Begging His Pardon
Five days (including today) remain in 2012. Gov. Andrew Cuomo is in the North Country (presumably on a ski vacation with his family).
That doesn’t leave the governor much time if he’s planning on issuing any pardons or clemencies this year.
If he does not, it will be the second year in a row that Cuomo has opted not to use his gubernatorial power to issue reprieves to incarcerated New Yorkers.
The week before Christmas, I sent an email to Cuomo’s press office inquiring if this would be the year the governor broke his streak. I never received a response.
Once upon a time – back in the days after his failed 2002 race for governor and his successful comeback run for state attorney general in 2006 – Cuomo was an outspoken advocate for reform of the state’s strict drug laws.
The most draconian elements of those laws (life sentences for the highest level, Class A, drug officers, have since been dropped, thanks to former Republican Gov. George Pataki) and some additional changes for lower level offenders, who make up the highest percentage of prisoners doing time on drug charges, were enacted under former Democratic Gov. David Paterson.
But there are still plenty of people doing time on drug charges. Yet Cuomo has so far not seen fit to pardon any of them.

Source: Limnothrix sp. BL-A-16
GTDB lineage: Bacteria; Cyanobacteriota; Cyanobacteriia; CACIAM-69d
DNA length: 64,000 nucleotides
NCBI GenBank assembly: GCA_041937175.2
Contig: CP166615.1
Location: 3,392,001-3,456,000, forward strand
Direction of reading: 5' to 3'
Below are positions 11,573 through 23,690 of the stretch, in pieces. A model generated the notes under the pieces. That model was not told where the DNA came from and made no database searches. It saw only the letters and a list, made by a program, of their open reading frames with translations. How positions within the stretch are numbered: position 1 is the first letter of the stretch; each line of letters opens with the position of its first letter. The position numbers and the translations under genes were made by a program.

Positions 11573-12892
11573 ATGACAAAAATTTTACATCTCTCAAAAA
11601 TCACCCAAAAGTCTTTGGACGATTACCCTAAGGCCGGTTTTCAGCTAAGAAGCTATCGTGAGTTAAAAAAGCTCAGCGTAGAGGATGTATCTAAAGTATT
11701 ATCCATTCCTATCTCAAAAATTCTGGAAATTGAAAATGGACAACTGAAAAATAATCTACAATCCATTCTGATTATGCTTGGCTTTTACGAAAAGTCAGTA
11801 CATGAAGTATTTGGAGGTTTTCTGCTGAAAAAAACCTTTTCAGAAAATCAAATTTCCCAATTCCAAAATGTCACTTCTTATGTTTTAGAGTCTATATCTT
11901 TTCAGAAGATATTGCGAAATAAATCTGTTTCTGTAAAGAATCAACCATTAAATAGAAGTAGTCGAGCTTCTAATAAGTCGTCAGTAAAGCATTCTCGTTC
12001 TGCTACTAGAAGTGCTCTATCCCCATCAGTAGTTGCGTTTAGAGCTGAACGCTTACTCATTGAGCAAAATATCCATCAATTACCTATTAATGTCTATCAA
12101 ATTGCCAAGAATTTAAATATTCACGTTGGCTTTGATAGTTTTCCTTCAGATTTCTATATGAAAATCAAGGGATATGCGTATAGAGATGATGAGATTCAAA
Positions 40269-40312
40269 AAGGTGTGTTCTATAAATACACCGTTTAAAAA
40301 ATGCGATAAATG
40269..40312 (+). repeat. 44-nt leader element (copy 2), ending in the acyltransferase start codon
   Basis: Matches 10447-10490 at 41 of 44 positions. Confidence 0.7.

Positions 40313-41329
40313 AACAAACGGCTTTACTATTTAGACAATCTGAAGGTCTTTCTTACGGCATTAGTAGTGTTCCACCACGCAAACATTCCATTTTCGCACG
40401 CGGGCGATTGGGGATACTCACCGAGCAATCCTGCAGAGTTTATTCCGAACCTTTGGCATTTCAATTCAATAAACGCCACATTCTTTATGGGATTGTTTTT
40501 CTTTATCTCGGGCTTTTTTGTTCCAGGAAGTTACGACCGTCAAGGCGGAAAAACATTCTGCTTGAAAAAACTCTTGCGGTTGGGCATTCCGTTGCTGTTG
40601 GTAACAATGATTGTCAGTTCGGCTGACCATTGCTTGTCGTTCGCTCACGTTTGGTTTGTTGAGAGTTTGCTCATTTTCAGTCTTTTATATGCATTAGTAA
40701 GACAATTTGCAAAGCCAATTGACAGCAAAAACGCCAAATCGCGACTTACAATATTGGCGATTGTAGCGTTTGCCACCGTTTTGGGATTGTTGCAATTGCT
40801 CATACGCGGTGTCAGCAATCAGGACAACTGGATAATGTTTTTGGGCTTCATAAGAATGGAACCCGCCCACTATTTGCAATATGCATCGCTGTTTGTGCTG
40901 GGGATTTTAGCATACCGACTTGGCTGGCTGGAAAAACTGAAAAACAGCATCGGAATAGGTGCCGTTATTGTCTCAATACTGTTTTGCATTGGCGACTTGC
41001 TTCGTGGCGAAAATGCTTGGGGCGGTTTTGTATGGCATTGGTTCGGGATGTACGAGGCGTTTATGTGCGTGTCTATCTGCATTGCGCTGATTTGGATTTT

Governors have traditionally announced pardons around the holiday season, although there is no requirement for them to do so, and some have chosen not to.
Former Gov. Eliot Spitzer, for example, issued just a single pardon during his brief stint in office.
Over the years, gubernatorial pardoning seemed to have fallen out of favor.
In a Boxing Day email comparing Cuomo to The Grinch, drug law reform/prisoners rights advocate Randy Credico noted Gov. Al Smith granted 92 pardons and 79 commutations of sentences in 1924.
The state prison population was less than 5,000 at the time. (It’s about 55,500 now, down from roughly 67,100 in 2002).
Gov. Hugh Carey granted 155 pardons and commutations during his two terms. His successor, Mario Cuomo, commuted the sentences of 37 people during three four-year terms in office.
Pataki commuted the sentences of 32 prisoners and granted one pardon – posthumously – to the comedian Lenny Bruce.
Paterson revived the practice, pardoning 24 people on Christmas Eve 2010 – the year before Cuomo took office.
Most of those pardons focused on immigrants here on work permits who were unable to apply for citizenship because they had been convicted of criminal offenses.
Paterson set up a special panel that reviewed over 1,000 cases, many of which were still open when Cuomo succeeded Paterson in January 2011.
Also in 2010, Paterson issued a controversial commutation to John White, an African-American man who was convicted of manslaughter in the 2006 shooting of a white teenager, Daniel “Dano” Cicciaro Jr.
The first pardon Paterson granted took place soon after he took office back in 2008.
It went to hip-hop artist Ricky “Slick Rick” Walters, who was convicted of attempted murder in 1991, released from prison in 1997, and was in danger of being deported to Britain, where he was born and raised until the age of 11.
|Print article||This entry was posted by Liz Benjamin on December 27, 2012 at 12:53 pm, and is filed under Andrew Cuomo, Uncategorized. Follow any responses to this post through RSS 2.0. Both comments and pings are currently closed.|